Vladimir Putin Has Already Won Our Election

It’s time to face the facts: Kremlin spies and hackers are undermining American politics

Russian President Vladimir Putin.

Russian President Vladimir Putin. (Photo: JURE MAKOVEC/AFP/Getty Images)

The news keeps getting worse. Alarming evidence of how deep the Kremlin’s got its tentacles in Washington mounts by the day. Large-scale hacking by Russian cyber-warriors didn’t just hit the Democratic National Committee, it stole emails from a wide array of top power-players, including the Supreme Allied Commander Europe, NATO’s military boss.

Systematic Russian cyber-attacks on the DNC and related political targets in Washington were detected over a year ago by the National Security Agency, which monitors foreign cyber shenanigans, but the highly classified nature of this intelligence made it difficult to alert Congress about Kremlin espionage.

That the Russians stood behind this operation, using well-known hacking cut-outs, was established early by NSA. “It was the Kremlin, we had them cold,” explained an NSA official with direct knowledge of the case: “Moscow didn’t care we knew, they were unusually brazen.”

Although Democrats were the main focus of this espionage effort, prominent Republicans got hit too. Sen. John McCain was a target of the Russians, which is no surprise given his reputation as a hardliner on Kremlin matters. When President George W. Bush stated that he looked into Vladimir Putin’s eyes and “found him to be very straightforward and trustworthy…I was able to get a sense of his soul,” McCain famously retorted, “I looked in Putin’s eyes and I saw three letters—a K, a G, and a B.”

Under President Putin, Moscow again refers to United States as their Main Adversary, just as the KGB did during the last Cold War, and there can’t be many American politicians that Putin and his Kremlin loathe more than straight-talking John McCain.

To be clear, there’s nothing strange about a country spying on its adversaries. Everybody spies, and here the Russians are merely doing what any state would do—and what NSA does to the Russians and others right now. Espionage, human or electronic, is a normal aspect of the SpyWar that’s technically illegal but everybody participates in.

What the Russians are now engaged in, though, is something different and more serious. The Kremlin is weaponizing stolen information for political effect. This is something like what American spies term covert action, which includes the use of propaganda for political advantage over foreign adversaries.

Our press and politicians increasingly dance to a tune being called in Moscow.

However, what the Kremlin is doing here is far more aggressive since it’s aimed at directly influencing American politics in an election year. This falls under the rubric of what Russian spies call Active Measures, and they’ve been doing this a long time. This was a Moscow staple during the Cold War, when the KGB used Western fronts to disseminate disinformation—a mix of truth and fiction aimed at distorting political debate.

This was sometimes effective at confusing Western publics, particularly when Active Measures employed realistic-looking fake NATO or American documents, and some of the KGB’s more enduring disinformation schemes—for instance, the lie that the Pentagon created AIDS—still reverberate today, over three decades after the Kremlin launched them.

The Russians are still playing this game. Wikileaks, nowadays a transparent Kremlin front, disseminated some 20,000 purloined DNC emails that were stolen by Russian intelligence. Now we have another hacking group that’s really a Russian spy front pushing stolen information to embarrass the Democrats. They’ve just released the personal phone numbers and email addresses of virtually all the Democrats in the House of Representatives. It’s no wonder Hillary Clinton and her campaign are worried about the Kremlin launching an October Surprise to cripple the Democrats on the eve of our election.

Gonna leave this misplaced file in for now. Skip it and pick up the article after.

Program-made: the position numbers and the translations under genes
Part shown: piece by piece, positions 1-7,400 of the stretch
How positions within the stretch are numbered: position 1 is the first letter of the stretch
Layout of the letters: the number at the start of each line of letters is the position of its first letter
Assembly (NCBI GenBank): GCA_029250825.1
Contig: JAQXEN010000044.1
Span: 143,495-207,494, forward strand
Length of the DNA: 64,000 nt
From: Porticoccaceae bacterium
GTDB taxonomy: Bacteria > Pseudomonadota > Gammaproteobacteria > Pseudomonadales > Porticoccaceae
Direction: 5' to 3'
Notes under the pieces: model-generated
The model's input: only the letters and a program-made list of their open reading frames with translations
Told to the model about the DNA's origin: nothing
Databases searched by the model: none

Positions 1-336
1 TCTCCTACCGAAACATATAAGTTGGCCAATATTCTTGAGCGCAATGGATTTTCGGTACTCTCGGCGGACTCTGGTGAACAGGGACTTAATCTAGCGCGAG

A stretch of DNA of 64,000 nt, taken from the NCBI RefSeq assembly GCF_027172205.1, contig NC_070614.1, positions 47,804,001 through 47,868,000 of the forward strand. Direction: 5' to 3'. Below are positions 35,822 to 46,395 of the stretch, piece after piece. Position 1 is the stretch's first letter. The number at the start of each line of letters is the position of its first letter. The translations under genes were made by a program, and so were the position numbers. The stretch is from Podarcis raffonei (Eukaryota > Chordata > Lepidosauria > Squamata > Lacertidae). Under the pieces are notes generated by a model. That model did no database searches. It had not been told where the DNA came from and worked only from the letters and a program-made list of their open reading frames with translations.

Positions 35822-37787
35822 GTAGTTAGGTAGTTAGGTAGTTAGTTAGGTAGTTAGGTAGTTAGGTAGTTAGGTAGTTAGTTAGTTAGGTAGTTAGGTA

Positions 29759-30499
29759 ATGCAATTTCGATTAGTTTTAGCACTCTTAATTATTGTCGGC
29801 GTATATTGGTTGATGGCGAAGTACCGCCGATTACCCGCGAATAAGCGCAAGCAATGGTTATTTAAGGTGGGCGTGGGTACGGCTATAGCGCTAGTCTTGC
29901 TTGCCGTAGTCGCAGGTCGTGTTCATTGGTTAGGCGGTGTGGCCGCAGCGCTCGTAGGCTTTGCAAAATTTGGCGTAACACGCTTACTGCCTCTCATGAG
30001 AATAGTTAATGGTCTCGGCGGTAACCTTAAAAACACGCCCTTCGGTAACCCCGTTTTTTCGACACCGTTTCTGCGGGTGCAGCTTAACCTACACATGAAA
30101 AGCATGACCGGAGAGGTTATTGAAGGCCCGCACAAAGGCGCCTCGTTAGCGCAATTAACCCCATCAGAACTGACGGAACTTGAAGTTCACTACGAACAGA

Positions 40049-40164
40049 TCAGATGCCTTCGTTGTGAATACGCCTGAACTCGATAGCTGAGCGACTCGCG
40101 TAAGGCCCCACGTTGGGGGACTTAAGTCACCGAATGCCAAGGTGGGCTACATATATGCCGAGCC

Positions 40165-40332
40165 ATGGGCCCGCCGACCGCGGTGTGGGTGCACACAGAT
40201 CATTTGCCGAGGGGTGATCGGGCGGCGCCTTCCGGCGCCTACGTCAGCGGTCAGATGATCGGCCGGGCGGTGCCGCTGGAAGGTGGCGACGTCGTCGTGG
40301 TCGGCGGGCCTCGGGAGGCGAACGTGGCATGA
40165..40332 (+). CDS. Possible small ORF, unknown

Make no mistake about what Moscow’s up to here. This is a brazen effort to intimidate American elected officials, showing the Kremlin’s secret power over our country’s politics. In the Cold War we called this subversion, meaning trying to undermine our political system, and what Putin’s doing right now is nothing less than a direct, albeit covert, attack on our democracy.

That said, the most insidious impact of the Kremlin’s Active Measures on our democracy is how it creates fake arguments over fake issues—to distract pundits, politicians, and the public from the real issues we face. The current Russian regime excels at this, and under President Putin such KGB tricks have been used to shift domestic politics into the realm of fantasy, where “nothing is true and everything is possible,” in the words of the top analyst of this political trickery. Now Moscow is doing this to America.

This is how our news cycle gets taken over by non-stories based on half-truths (when not outright lies) that portray Russia in a positive light and the West in a negative one. This was somewhat easier to detect in the last Cold War, when Moscow’s mouthpieces were usually left-wingers who spouted easy-to-spot Kremlinisms.

Putinism has mixed up those political categories and today’s Useful Idiots and Fellow Travelers (to use vintage KGB terms with current relevance) can now be found on both the left and the right, in the United States just as in Europe. Hence we have Stephen Cohen, a lefty professor who’s taken the Kremlin line for decades, and who’s married to the editor and part-owner of The Nation, being extolled by certain Republicans for his pro-Putin pontifications. Recently the right-wing agitator Roger Stone, a Trump mouthpiece, praised Cohen’s pro-Russian arguments as a “bitch-slap” in a memorable tweet.

The central role of the Donald Trump presidential campaign must be acknowledged here. As I’ve explained in column after column, the GOP nominee has surrounded himself with advisors who possess troubling ties to Moscow, some of whom are on the Kremlin payroll. It’s therefore no surprise that Trump is now mouthing crude Russian propaganda on the campaign trail, including his outrageous smear of President Obama as the “founder” of the Islamic State, which has been a staple of Russian Active Measures for a couple years now.

The increasing Kremlinization of the Trump campaign merits a close look. Its mouthpiece Stone, who admits he’s been in touch with Julian Assange, in sync with the Wikileaks founder insists that all the hacking of the Democrats has nothing to do with Moscow—even though, when directly confronted by Bill Maher over his Kremlin links, Assange refused to answer the question and awkwardly redirected.

This is classic disinformation, with a subtle wink taking the place of argument and fact. This KGB technique has insidiously burrowed its way deep into the Trump campaign. Assange recently gave an interview in which he slyly hinted that Seth Rich, a young DNC staffer murdered last month in Washington, may have been a Wikileaks source. The implication is that Rich spilled Clinton’s secrets and was therefore gunned down in cold blood.